A liturgical book containing prayers used by the celebrant at the eucharist throughout the year, along with other liturgical prayers. The celebrant's prayer at the eucharist was mainly extemporaneous during the first three centuries of the Christian church. By the third and fourth centuries, the celebrant's prayer was in written form. These prayers appeared in booklets known as libelli. Each booklet might contain only the prayers for one Mass. Libelli were later collected into sacramentaries for the entire liturgical year. The Leonine Sacramentary was a sixth-century collection of libelli. It is the earliest known book of prayers for the eucharist according to the Roman Rite. Sacramentaries came to include the eucharistic prayer, proper collects, prefaces, and other prayers. Sacramentaries did not include the epistle, the gospel, or the gradual of the Mass. Sacramentaries came to be replaced by the missal, which provided all the texts and directions needed for the eucharist in one book. The missal began to be used in the tenth century. Sacramentaries continued in use until the thirteenth century. Many BCP collects are drawn from the Leonine Sacramentary, including the collect for the Second Sunday after Christmas Day (p. 214) and the collect for Thursday in Easter Week (pp. 172, 223).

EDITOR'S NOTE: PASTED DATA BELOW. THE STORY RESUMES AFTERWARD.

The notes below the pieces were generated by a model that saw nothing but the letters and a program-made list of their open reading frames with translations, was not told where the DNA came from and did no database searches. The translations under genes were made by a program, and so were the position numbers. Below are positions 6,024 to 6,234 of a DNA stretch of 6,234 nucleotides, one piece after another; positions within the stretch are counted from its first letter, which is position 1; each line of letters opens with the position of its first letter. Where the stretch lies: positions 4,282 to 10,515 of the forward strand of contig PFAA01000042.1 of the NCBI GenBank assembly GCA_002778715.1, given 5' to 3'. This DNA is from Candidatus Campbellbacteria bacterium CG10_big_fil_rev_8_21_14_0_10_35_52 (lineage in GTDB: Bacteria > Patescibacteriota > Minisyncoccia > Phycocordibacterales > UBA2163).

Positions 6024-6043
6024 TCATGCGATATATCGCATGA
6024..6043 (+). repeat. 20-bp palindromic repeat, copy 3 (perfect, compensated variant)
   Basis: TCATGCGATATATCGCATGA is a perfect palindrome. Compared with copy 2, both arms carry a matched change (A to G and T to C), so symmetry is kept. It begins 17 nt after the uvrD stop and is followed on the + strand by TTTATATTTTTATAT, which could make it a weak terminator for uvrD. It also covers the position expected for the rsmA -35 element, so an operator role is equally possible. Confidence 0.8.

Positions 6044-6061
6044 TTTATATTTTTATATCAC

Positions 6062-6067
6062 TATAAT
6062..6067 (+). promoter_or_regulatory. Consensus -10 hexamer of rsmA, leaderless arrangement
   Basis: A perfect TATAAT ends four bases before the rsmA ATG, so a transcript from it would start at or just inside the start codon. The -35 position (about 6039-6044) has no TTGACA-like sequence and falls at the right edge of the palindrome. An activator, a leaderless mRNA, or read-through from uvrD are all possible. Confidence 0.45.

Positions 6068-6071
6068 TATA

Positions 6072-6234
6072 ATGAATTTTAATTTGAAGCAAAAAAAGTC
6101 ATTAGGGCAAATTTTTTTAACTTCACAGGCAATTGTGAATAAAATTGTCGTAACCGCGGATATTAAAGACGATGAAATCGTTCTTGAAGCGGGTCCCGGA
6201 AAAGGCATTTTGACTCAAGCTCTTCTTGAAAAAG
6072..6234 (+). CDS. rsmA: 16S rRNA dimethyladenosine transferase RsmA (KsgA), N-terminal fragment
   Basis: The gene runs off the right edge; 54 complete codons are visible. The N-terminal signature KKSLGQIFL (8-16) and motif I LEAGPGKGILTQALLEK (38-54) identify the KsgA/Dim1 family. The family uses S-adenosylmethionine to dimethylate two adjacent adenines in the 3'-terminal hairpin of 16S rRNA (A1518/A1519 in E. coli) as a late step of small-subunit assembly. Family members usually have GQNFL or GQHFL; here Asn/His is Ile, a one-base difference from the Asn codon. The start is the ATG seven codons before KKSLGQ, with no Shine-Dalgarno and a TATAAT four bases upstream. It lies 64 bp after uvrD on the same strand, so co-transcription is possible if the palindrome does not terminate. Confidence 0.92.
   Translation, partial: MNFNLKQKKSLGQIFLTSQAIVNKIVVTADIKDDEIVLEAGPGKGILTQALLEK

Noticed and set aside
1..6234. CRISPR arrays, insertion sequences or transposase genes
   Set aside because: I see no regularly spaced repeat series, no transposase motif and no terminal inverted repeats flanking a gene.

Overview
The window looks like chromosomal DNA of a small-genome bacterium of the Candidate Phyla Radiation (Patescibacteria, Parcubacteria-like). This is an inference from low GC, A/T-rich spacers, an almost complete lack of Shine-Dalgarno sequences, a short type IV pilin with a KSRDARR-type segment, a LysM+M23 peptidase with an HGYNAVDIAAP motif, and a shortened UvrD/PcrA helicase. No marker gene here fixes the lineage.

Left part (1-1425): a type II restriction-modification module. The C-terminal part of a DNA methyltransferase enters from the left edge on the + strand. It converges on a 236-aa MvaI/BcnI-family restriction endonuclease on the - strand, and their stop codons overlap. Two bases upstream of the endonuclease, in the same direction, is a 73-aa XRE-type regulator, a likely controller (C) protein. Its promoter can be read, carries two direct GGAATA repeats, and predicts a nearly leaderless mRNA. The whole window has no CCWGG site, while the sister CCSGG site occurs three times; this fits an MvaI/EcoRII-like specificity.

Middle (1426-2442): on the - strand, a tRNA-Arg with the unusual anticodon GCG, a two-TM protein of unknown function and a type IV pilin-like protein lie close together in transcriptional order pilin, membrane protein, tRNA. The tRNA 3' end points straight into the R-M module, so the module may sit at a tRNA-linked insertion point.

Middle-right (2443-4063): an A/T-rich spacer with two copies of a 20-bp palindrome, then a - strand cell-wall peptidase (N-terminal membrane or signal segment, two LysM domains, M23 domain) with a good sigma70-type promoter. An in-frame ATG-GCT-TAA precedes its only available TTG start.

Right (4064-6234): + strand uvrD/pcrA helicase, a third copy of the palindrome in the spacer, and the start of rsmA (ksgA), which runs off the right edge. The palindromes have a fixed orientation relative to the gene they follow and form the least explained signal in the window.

Glossary definitions provided courtesy of Church Publishing Incorporated, New York, NY,(All Rights reserved) from "An Episcopal Dictionary of the Church, A User Friendly Reference for Episcopalians," Don S. Armentrout and Robert Boak Slocum, editors.